Financing begins to flow for Rivian EV factory incentives in Georgia

BY SourceMedia | MUNICIPAL | 11/14/23 08:08 AM EST By Thomas Nocera

After a lawsuit-driven delay, financing is beginning to flow for a major economic development deal between Georgia and electric vehicle maker Rivian.

The Georgia Office for Economic Development and the Joint Development Authority for Morgan, Walton Counties announced last week they closed on $5 billion of project revenue bonds and executed a rental agreement with Rivian, beginning major development on a new hub for production and sales for the company on a 2000-acre tract of farmland an hour east of Atlanta.

"It's a great day in Georgia as we close and issue the bonds for the Rivian project. Renting the site to Rivian is the next step in delivering this generational opportunity," GDEcD and JDA wrote in a joint statement issued Thursday. "Georgians in Jasper, Morgan, Newton, and Walton counties and beyond look forward to $5 billion in investment and 7,500 good-paying jobs that this innovative, American manufacturing company will bring."

The plans were supported by Gov. Brain Kemp but faced legal challenges from a community group opposed to the facility's construction almost since inception in 2021.

Those challenges, which opposed validation bonds key to the wider financing arrangement, were all but squashed in July after the Supreme Court of Georgia declined to hear an appeal filed by those local residents.

Under a lease-switchback agreement, Rivian will have access to a pool of $15 billion in bonds to bankroll construction of the factory and its infrastructure.

The company will then rent the new facilities from the JDA, property tax-free, in return for payments-in-lieu-of-taxes to surrounding counties over an initial period of 25 years, after which the company can choose to extend or purchase the facility by turning over the purchased bonds.

Thus far, Rivian has only been authorized to perform limited grading work on the land. Now with funds flowing, it can begin wider development on facilities for battery and vehicle production, industrial waste processing, a test track, regional staff headquarters, and the promise of wider improvements to surrounding municipal utilities.

Officials said in their statement Rivian would make good on its first $1.5 million PILOT payment upon bond closing.

"Per the Economic Development Agreement, Rivian will pay the greater of scheduled PILOT payments or property taxes on equipment each year," the statement said.

The property will begin generating at least $1.5 million annually in PILOT payments or tax payments for the first six years, and then the annual PILOT payments/tax revenues increase significantly, starting with a jump to at least $12 million in year seven, the statement said, adding that over the 25-year abatement period, Rivian will pay at least $300 million in PILOT/tax revenue payments.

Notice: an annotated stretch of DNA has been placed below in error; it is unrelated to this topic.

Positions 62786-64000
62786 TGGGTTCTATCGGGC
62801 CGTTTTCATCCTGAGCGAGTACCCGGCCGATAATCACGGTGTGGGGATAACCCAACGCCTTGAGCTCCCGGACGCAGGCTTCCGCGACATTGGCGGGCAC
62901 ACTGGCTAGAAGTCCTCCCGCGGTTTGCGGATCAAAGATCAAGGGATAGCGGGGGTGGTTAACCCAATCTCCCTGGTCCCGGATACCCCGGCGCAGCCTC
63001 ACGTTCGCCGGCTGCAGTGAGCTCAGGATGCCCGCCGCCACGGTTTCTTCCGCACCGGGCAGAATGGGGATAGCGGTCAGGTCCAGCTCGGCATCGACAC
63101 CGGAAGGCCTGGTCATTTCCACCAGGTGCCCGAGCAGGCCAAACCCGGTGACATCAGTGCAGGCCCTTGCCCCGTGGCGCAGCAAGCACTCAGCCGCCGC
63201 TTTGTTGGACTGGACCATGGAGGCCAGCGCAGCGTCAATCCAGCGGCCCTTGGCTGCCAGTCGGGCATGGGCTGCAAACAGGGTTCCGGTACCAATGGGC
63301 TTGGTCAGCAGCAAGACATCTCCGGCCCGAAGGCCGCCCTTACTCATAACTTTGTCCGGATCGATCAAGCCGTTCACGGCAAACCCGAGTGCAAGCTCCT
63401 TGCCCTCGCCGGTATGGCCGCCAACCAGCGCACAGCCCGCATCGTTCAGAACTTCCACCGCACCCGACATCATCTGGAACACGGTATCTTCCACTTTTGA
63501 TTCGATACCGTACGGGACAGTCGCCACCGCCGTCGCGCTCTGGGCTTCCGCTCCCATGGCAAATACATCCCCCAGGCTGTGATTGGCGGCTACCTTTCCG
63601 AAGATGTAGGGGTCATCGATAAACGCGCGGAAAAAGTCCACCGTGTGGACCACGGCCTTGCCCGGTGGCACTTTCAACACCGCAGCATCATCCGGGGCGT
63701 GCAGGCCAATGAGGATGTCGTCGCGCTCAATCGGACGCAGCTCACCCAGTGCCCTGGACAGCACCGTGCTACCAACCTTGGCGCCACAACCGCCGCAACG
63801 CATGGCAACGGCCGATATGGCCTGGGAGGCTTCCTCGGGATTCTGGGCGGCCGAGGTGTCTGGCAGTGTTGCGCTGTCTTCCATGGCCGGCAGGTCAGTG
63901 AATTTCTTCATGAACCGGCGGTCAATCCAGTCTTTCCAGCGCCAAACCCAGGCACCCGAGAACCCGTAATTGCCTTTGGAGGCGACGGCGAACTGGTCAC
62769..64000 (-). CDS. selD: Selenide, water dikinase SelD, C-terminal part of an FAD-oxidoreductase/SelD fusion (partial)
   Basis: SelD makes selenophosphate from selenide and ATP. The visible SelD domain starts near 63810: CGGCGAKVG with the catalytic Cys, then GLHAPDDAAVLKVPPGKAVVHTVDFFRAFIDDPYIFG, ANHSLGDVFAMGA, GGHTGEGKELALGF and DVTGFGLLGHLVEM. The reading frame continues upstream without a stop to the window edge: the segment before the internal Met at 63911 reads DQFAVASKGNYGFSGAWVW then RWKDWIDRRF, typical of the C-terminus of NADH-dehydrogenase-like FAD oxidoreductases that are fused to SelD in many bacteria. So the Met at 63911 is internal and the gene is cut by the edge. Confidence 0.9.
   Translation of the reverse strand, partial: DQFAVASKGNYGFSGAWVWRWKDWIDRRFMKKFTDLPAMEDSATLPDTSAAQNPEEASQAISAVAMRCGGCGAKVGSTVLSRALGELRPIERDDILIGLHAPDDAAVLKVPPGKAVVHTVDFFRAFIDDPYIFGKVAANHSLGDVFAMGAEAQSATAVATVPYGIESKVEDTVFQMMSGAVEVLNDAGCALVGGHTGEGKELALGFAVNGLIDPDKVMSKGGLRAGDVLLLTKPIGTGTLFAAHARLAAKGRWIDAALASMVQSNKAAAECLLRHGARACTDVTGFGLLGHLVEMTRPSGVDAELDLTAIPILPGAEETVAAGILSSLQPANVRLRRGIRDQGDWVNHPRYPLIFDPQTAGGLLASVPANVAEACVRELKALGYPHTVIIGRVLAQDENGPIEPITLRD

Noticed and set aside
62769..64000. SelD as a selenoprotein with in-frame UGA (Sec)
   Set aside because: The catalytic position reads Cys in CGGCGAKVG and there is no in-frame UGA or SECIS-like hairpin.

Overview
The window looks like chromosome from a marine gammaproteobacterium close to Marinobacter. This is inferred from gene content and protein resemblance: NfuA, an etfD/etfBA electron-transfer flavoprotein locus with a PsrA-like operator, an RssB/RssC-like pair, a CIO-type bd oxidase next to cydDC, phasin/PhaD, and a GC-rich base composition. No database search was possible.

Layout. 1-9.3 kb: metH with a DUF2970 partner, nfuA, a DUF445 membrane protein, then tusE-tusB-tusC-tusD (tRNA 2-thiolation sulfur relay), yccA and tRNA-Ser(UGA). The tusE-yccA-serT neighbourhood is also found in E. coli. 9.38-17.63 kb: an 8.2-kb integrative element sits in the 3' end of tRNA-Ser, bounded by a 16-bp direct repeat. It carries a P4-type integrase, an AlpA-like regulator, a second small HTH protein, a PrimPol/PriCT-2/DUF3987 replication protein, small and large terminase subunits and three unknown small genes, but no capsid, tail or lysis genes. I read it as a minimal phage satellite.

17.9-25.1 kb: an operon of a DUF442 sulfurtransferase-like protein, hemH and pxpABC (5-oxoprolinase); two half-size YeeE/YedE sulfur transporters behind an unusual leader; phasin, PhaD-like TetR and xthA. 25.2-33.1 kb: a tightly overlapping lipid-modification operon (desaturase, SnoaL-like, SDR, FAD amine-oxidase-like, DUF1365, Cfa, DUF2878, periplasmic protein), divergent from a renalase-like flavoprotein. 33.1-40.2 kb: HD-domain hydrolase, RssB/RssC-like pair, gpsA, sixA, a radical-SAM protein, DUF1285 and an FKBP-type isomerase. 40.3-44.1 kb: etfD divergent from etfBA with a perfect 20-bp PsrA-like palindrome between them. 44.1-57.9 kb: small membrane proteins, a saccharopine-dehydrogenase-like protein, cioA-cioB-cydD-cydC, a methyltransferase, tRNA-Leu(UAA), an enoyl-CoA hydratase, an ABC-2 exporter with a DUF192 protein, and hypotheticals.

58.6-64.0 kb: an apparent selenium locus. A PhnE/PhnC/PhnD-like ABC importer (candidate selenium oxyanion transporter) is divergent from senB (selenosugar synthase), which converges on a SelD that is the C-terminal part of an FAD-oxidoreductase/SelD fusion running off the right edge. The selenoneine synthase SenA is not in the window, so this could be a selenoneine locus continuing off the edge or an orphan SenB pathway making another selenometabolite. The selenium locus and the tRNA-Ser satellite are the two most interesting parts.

"Under the agreements, if Rivian exceeds its initial investment commitment of $5 billion, then the PILOT payments also increase based on a defined schedule in the agreement," the statement said.

Rivian is now eyeing a start to major construction in early 2024 and the company said the plant would churn out around 400,000 vehicles annually at peak production and the project would directly provide up to 7,500 jobs.

Georgia has made inroads with the nation's burgeoning electric vehicle industry, attracting billions of investments from companies seeking to solidify U.S. supply and distribution chains.

That includes economic development agreements with Hyundai for a $5.5 billion plant outside of Savannah as well as a more recently announced deal for a $5 billion battery plant backed by close to $700 million in state and local incentives.

Hyundai's sister firm Kia also announced that it will begin production of the first electric vehicles at its existing plant in West Point, Georgia.

In general the bond market is volatile, and fixed income securities carry interest rate risk. (As interest rates rise, bond prices usually fall, and vice versa. This effect is usually more pronounced for longer-term securities.) Fixed income securities also carry inflation risk and credit and default risks for both issuers and counterparties. Unlike individual bonds, most bond funds do not have a maturity date, so avoiding losses caused by price volatility by holding them until maturity is not possible.

Lower-quality debt securities generally offer higher yields, but also involve greater risk of default or price changes due to potential changes in the credit quality of the issuer. Any fixed income security sold or redeemed prior to maturity may be subject to loss.

Before investing, consider the funds' investment objectives, risks, charges, and expenses. Contact Fidelity for a prospectus or, if available, a summary prospectus containing this information. Read it carefully.

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